Thursday, March 29, 2007


Let's talk about death.

Seeing a vision of your own impending death is not something that should be shown to children until they realize that dying young is unusual, and that there are many times in your life when you will almost die but something will save you. Realizing this important fact should help a child to become more well-rounded and less fearful in their interactions with the world.

Still, whether we accept it or not, there is a part of each of us that eventually dies (and perhaps that part dies much too soon!). I’ve been told that in Disney cartoons, the only people who die are parents or predecessors: if this is true, Disney has been around for much too long for this to be an accident. Why would Disney choose this? The death of a loved one is something that everybody has to see eventually. By only showing people other than children dying in entertainment aimed at children, has Disney made a conscious decision to give their audience a way to start considering the possibility of death, without traumatizing them? All kids need to be taught a certain amount of caution, but has Disney deliberately made it their policy not to kill off the characters kids are most likely to personally identify with in a show? It would be interesting to know more about this.

Seeing a vision of an impending death of yourself or a loved one is potentially very useful because if the vision is far enough into the future then you can probably find a way to dodge every bullet and continue on – and continuing to be alive is one of the ways that you can continue to navigate the fifth/sixth dimensional matrix of the multiverse (my reference to dodging bullets and The Matrix is completely intentional here). Stories of near-death experiences are legendary: people in extraordinary moments like this sometimes talk about how time stretched and they were able to see everything crystal clear. As adults now, for each of us there will almost certainly be those crazy moments we can look back upon and see how we narrowly survived death (through luck, skill, the actions of others, doesn't matter what the circumstance might be). But of course, there must also always be the one time when you really do die, and one last time each of us may well see the elastic nature of our perception of time. That same “stretching” of time, I believe, has a lot more to do with the number of important cusps we are passing on our fourth dimensional timeline than most of us realize, but that’s a whole other discussion.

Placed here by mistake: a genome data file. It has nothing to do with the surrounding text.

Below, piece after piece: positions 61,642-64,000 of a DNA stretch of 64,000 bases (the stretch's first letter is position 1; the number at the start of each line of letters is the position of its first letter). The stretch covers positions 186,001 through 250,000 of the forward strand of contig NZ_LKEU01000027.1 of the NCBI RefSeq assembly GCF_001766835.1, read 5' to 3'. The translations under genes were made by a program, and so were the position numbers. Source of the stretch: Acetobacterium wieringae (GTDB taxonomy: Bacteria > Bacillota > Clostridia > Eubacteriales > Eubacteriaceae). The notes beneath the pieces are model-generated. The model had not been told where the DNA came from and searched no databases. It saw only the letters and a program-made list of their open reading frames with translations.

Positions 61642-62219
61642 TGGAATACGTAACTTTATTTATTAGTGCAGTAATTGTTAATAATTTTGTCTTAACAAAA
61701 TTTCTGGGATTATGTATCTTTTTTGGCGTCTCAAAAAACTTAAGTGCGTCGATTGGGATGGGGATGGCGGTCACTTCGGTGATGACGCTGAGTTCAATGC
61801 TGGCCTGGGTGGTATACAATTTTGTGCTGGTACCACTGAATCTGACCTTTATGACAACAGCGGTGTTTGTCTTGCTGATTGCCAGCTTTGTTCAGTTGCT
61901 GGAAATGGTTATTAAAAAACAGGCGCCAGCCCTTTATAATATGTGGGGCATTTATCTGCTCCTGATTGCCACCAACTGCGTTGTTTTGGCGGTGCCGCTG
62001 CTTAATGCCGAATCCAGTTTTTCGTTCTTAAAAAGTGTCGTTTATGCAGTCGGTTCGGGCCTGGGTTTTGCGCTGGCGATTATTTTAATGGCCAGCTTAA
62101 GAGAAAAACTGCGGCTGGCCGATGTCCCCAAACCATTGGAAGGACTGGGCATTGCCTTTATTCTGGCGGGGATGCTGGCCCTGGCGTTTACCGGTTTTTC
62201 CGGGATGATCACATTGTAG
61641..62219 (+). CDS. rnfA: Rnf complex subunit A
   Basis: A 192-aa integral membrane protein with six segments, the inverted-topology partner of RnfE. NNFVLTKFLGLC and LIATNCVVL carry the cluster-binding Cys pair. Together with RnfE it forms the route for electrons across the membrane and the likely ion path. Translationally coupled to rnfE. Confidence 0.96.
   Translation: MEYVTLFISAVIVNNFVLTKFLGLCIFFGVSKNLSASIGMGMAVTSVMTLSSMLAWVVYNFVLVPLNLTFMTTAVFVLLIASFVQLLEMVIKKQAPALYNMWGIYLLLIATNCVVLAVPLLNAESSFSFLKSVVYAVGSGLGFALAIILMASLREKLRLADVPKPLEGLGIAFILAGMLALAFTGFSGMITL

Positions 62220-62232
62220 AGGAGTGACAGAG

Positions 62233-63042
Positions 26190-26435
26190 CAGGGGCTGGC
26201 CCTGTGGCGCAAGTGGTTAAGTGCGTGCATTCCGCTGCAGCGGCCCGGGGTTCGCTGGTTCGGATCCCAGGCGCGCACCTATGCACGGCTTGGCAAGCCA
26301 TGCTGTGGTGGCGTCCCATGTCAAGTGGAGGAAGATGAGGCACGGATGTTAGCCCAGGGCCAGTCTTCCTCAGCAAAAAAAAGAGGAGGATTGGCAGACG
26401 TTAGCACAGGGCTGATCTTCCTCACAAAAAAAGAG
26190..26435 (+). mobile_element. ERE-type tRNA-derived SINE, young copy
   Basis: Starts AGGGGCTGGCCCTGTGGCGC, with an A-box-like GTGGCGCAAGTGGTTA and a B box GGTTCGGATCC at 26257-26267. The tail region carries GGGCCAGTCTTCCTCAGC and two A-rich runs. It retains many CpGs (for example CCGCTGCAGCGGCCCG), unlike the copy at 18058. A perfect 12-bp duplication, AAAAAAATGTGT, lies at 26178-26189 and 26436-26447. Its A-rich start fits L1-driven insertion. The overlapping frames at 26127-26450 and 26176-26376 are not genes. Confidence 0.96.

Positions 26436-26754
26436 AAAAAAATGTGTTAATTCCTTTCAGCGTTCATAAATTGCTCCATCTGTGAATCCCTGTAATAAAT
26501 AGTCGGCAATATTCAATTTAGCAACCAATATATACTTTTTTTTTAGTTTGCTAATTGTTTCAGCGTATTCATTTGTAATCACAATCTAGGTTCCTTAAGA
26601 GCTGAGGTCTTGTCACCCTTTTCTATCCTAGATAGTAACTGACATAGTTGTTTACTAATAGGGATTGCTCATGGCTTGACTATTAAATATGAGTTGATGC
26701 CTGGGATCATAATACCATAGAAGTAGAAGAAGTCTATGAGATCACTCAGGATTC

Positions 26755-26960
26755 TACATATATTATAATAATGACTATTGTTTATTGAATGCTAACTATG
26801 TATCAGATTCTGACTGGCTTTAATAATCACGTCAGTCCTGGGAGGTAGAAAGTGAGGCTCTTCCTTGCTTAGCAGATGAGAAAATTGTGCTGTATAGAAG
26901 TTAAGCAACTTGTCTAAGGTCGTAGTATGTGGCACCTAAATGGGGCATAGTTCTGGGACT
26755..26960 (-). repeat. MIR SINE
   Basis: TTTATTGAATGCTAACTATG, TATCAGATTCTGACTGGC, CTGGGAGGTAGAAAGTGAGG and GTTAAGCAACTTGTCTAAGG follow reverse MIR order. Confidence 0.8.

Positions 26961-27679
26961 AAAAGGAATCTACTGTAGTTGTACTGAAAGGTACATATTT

If a time traveler from the future appeared beside you now, and showed you the things you had to do to avoid your own impending death, wouldn't you want to take that person's advice? Again I am reminded of Al Gore's story, "it was like a man from the future came back to tell me about the bad things that were going to happen". Warnings from the future can come in many shapes and sizes. Dogs use well-developed senses like smell and hearing which are better at telling the future than the more immediate senses such as touch or taste - by the time you can touch or taste impending death, it is probably too late. If you can "smell trouble brewing", you stand a better chance of survival. Are dogs from a bit in our own future then? Sure, if you'd like to think of it that way. The early warning system that a dog can provide is not that different from Al Gore's man from the future: because dogs sometimes know when bad stuff is coming before the rest of us do. Being able to smell things or hear things that are further away in time and space than what we humans are capable of gives them that power.

Here is one of the more "out-there" concepts from my book: the miracle that we see as "life" is an interference pattern between the quantum wave function of the physical system and the systems of memes and spirit that occupy the more metaphysical world. Both of those systems can interact with each other to create the spark of life, and that spark of life is readily apparent to us when we look at living things or dead things:

This is a video of an interesting illusion of life that demonstrates in a simple way how such a complex result as life could really be nothing more than a moire pattern, a pattern of constructive interference. We see a bowl of corn starch mixed with a bit of water (which we can think of as the physical world) being vibrated by a specific frequency (which we can think of as the meme-system world). Our brains look at the resulting movement and see something that seems very much like life. Does the corn starch come alive? Of course not! But this demonstration is useful for helping to show us how two systems can have a simple interaction and begin to show us the behaviors that we know of as life.

At the end or the Cornstarch Monster video, when the vibration is removed, the appearance of life goes away. In the version of the ten dimensions I am advancing here, I would propose that the same thing is happening: when a person physically dies, those vibrations that were animating the body in the physical world could continue on (as ghosts, spirit guides, or the voices of the ancestors, or just shared memories and experiences from those left behind) or they could dissipate into a greater realm of memes and beliefs that I am proposing must be part of the tenth-dimensional framework we're imagining here.

Finally, just for fun, here's a new video for my song "Seven Levels". Lyrics to the song were posted in a previous blog.

A link to this video can be found at

Enjoy the journey,


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